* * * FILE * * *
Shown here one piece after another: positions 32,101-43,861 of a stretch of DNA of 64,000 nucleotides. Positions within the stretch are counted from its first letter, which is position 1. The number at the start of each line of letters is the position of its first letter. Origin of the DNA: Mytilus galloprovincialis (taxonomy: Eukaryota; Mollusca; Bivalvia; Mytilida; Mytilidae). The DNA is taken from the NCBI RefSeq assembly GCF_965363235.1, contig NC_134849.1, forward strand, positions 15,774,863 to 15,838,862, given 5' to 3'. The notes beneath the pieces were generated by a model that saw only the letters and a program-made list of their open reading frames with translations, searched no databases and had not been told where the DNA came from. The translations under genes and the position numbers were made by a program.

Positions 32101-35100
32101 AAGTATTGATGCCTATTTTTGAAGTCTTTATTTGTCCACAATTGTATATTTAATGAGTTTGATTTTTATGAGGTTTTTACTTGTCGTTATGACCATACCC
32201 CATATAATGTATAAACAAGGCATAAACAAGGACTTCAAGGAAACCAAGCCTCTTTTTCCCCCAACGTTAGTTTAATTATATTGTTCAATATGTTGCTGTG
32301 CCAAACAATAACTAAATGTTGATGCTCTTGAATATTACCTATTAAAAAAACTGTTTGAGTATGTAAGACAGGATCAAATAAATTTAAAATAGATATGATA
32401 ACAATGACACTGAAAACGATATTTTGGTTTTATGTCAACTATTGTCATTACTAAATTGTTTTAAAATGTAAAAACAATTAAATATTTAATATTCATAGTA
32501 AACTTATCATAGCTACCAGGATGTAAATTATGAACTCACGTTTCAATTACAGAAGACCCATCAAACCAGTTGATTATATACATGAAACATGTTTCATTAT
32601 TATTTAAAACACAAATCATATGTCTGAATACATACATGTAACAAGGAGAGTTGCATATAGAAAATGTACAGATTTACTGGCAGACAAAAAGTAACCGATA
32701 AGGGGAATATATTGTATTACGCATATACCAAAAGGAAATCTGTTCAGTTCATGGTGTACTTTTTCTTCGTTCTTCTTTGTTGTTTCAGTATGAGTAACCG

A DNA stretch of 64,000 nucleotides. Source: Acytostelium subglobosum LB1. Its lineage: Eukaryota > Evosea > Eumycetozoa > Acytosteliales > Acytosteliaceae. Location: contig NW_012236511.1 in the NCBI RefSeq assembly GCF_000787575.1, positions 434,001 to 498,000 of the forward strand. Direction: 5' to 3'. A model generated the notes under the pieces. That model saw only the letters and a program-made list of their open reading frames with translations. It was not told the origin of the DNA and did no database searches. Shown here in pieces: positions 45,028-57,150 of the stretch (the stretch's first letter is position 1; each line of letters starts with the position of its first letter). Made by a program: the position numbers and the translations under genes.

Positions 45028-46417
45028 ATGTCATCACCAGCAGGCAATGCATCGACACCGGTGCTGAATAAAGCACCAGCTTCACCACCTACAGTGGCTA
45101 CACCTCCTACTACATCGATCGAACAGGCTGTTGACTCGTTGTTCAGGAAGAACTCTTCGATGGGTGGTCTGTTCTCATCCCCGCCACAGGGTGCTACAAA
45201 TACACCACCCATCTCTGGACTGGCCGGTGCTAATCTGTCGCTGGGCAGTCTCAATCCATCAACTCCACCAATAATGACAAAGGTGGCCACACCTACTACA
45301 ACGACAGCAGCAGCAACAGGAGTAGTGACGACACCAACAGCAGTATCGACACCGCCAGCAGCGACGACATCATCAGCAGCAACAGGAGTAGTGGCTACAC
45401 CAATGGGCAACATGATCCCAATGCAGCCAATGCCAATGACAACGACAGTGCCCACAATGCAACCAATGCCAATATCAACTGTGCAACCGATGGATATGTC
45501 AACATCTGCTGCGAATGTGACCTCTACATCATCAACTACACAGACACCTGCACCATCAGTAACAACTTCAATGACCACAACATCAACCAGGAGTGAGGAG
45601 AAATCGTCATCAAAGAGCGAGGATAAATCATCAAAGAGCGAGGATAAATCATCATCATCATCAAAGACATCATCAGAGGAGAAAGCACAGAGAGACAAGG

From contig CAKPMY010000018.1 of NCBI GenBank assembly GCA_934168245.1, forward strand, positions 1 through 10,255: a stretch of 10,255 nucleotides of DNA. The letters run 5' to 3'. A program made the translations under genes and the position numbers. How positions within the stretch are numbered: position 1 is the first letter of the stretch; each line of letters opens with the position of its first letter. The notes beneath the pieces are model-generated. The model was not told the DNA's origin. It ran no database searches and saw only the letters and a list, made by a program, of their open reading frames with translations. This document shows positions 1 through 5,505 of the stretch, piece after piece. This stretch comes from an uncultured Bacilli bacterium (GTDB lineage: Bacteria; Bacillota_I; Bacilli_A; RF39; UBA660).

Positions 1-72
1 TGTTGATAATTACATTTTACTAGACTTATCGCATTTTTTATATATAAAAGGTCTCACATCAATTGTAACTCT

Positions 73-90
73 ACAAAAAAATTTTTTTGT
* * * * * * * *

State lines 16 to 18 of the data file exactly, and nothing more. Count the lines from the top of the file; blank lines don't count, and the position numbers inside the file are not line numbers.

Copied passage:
45401 CAATGGGCAACATGATCCCAATGCAGCCAATGCCAATGACAACGACAGTGCCCACAATGCAACCAATGCCAATATCAACTGTGCAACCGATGGATATGTC
45501 AACATCTGCTGCGAATGTGACCTCTACATCATCAACTACACAGACACCTGCACCATCAGTAACAACTTCAATGACCACAACATCAACCAGGAGTGAGGAG
45601 AAATCGTCATCAAAGAGCGAGGATAAATCATCAAAGAGCGAGGATAAATCATCATCATCATCAAAGACATCATCAGAGGAGAAAGCACAGAGAGACAAGG